MbPT: Suggestions & Objections on the Proposed Draft DP

A large land parcel in the island city i.e. the Mumbai Port Trust land, will be opened for development in the coming years. It is imperative that the MCGM takes cognizance of planning in this area.

1. Large scale developments must be provisioned for in the DP. Infrastructure provided by the MCGM must be in sync with any large infrastructural development.

2. Exclusion of slum settlements on Mumbai Port Trust land has gone unnoticed and unmentioned so far. These settlements are mainly across E, F-South and F-north wards. They are places of work and residence to a large number of those engaged in ancillary informal industries. Unfortunately this DP has not taken any cognisance of these settlements. We demand that these areas be mapped and these lands be reserved as “public housing.”

3. The MCGM is the planning authority and must plan for all areas within its jurisdiction. No Special Planning Authority must be made for the MbPT

4. The PLU marks most land as industrial with a few amenity reservations and an FSI as high as 5 in some areas. A detailed land use plan for the MbPT must be made, and these lands must be planned for based on the needs of each of the adminstrative wards of which it is a part.

5. slum residents residing on MbPT land are bereft of basic amenities. It is responsibility of BMC to make provisions for these amenities. BMC should take a serious note of this and should bring them in the ambit of planning.

6. The MbPT can be planned as an area for comprehensive development, provided it is planned for right away and not put away for later.

7. Large vacant plots in the MbPT must be reserved for public housing, and walk up apartments or shell and service housing must be built by the MCGM. Much of this new housing stock can be rented out to residents or handed over to dweller cooperatives. If 45% or (approximately 195 Ha) of newly available land is used as residential for public housing, it is possible to create 75,000 housing units at 30 sqm and 20,000 units at 40 sqm, using a fine-grained mixed-use low rise development with 5 storey walk ups and residential level open spaces, consuming not more than 2 FSI. The entire ground storey of this development can be used for retail shops, small workshops, pre-primary schools, dispensaries, reading rooms, community centres, etc.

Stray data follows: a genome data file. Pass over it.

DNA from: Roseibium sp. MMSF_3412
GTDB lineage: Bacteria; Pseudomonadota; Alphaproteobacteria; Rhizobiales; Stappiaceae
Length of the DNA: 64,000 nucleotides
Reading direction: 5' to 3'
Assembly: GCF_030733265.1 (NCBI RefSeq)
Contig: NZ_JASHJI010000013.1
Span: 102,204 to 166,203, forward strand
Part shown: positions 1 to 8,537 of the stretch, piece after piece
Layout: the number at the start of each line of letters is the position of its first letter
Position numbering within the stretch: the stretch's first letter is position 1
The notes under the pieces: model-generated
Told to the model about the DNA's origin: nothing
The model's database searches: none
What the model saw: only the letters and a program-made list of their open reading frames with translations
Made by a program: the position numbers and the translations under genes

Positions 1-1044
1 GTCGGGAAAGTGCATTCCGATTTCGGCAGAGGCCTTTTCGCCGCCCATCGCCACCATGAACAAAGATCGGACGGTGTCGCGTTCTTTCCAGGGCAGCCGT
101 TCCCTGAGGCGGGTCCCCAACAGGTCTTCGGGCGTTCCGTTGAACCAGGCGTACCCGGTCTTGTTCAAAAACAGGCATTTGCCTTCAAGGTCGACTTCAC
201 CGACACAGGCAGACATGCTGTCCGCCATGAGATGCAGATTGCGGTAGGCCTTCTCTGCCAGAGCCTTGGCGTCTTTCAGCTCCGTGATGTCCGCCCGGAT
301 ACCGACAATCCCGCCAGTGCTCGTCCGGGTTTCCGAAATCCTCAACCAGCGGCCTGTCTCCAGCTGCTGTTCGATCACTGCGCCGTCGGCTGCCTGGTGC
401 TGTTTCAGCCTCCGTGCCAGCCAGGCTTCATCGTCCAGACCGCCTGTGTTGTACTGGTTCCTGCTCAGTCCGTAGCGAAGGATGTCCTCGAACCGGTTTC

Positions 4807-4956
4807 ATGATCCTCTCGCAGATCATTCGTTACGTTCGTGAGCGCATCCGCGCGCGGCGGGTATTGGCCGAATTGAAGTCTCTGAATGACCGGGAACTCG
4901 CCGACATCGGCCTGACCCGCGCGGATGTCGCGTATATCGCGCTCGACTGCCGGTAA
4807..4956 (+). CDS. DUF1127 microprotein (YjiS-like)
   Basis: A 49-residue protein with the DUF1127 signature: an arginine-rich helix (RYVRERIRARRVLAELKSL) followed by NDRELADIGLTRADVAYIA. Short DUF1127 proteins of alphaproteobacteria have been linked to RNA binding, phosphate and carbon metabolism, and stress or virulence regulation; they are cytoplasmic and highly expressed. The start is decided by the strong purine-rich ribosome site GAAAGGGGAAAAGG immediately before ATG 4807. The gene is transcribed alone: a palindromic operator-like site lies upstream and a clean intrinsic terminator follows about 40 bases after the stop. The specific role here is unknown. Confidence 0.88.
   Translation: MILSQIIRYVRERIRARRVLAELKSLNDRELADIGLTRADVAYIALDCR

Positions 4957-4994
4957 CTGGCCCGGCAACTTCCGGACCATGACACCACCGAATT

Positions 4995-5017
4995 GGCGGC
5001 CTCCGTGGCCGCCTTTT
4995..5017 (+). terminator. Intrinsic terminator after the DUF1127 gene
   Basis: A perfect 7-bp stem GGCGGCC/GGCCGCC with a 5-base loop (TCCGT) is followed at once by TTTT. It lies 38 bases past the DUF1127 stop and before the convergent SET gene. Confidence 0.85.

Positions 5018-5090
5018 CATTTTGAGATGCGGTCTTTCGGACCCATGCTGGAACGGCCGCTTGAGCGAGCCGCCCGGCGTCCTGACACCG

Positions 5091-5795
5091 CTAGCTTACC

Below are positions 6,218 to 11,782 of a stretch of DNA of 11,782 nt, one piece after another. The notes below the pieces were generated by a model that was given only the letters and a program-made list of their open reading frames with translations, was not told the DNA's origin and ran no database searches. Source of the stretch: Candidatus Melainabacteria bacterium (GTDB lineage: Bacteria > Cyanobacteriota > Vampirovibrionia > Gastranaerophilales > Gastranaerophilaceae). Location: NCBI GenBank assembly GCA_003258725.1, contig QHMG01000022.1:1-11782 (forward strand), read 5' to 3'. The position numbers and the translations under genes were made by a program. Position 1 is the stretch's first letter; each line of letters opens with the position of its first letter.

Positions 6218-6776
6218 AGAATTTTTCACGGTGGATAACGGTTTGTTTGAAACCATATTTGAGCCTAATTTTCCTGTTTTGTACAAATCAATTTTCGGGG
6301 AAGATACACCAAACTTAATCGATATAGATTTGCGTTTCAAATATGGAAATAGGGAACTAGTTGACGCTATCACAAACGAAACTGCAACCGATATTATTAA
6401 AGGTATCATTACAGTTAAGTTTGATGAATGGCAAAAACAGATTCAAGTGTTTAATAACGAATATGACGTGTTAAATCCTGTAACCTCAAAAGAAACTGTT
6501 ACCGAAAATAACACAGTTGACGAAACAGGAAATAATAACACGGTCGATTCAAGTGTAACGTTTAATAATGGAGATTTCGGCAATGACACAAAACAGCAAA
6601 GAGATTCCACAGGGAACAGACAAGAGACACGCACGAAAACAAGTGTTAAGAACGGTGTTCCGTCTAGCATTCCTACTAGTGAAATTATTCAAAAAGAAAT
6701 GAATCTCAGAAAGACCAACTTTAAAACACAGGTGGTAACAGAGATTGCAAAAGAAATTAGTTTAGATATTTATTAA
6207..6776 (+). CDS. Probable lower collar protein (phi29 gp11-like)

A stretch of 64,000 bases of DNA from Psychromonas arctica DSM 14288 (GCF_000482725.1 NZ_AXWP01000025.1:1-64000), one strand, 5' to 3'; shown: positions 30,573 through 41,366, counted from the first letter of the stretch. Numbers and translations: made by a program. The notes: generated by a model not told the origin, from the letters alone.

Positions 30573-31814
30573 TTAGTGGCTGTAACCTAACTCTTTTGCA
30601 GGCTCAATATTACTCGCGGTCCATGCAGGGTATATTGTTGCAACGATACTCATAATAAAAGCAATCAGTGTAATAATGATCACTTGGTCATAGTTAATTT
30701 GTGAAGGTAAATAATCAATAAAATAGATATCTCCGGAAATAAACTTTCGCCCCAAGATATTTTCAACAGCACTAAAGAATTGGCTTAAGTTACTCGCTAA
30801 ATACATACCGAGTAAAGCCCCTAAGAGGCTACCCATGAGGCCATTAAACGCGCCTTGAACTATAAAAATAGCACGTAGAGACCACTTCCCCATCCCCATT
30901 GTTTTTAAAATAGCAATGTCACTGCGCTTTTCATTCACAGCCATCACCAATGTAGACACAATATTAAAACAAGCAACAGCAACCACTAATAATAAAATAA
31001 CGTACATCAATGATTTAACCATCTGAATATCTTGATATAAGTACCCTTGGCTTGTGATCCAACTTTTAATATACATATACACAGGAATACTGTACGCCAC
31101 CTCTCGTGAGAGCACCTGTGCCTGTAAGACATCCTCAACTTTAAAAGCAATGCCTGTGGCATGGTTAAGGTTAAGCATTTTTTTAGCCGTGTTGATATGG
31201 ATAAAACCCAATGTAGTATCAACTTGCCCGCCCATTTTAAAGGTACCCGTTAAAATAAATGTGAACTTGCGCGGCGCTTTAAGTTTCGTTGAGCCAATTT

8. Health, educational and socio-cultural infrastructure that is accessible to all residents of the city must be created in the MbPT. Basic health and education on the lines mentioned earlier in this letter must be the focus.

9. Adequate open spaces at the residential layout level must be provided in MbPT. The water front could be opened up to the city and provide much needed recreational infrastructure to the city.

Solid Waste Management: Suggestions & Objections on the Proposed Draft DP

We appreciate the MCGM’s efforts to encourage the process of citizen’s participation. The initial suggestions were mostly built around the process of decentralized waste-management systems and it is evident that the draft rules have taken a notice of that at some places. We also welcome the initiative taken by MCGM to construct ward wise more dry waste centres. MCGM has also advertised for expression of interest for construction of Biogas plants for promotion of decentralised waste management ,however it does not reflect in proposed DP. Therefore we would like to highlight following points again for the inclusion in the final DP Plan.

1. Decentralized Public Biogas Plant: The draft rules talks about enforcing the processing of wet waste at the source by housing societies and individual establishments. However the plan also needs to consider the need to process the wet-waste coming out from Markets, Hotels and other public waste generation Zones. For that on ward/zone level some land need to be reserved for development of large sized Biogas Plants. The underground digesters of plants can also be constructed at existing pumping stations and cemeteries and a processing rooms for processing of wet waste can be constructed reserved at source like markets, malls, space below flyovers etc.

2. Freeing Up Space by Bio-Mining: The city should recover space from the dumping grounds by using Bio-remediation process.

3. Development of Recycling Zone: Mumbai generates almost 8000-10000 Tonnes of waste on a daily basis out of which a considerable percentage is recyclable waste. However we don’t have well planned, organized, efficient and environment friendly recycling zones close to Mumbai. Most of the recyclables is sent outside of the state of Maharashtra for recycling which adds to the transportation cost in turn making recycling of few items economically not feasible. As a city we need to reserve land for such large scale processing zones. We think bio mining of the dumping grounds like Deonar can free-up the unused lands and provide such place.

4. Adherence to source segregation and processing of wet waste at source: The draft DCR rules guides us to NATIONAL BUILDING CODE OF INDIA which mentions at source processing of wet waste and the importance of source segregation. Though this rule has been around for some time, we hardly see compliance to it. The MCGM needs to detail the plans further to ensure that it surely happens. The need for incentivizing (property tax reduction being one suggestion) and fining for non-compliances need to be put in place.

5. Use of Chutes: The draft DCR rules guides us to NATIONAL BUILDING CODE OF INDIA which suggests apartments touse chutes for waste-disposal. This suggestion is unacceptable and very impractical and dangerous for the health of people working in the waste sector .However chutes often add up to the problem as segregation becomes hard to monitor, many items break at the bottom,. Most important is that waste thrown through the chutes get stuck and contaminated and can become serious health hazard to all concerned persons can even pose a fire hazard.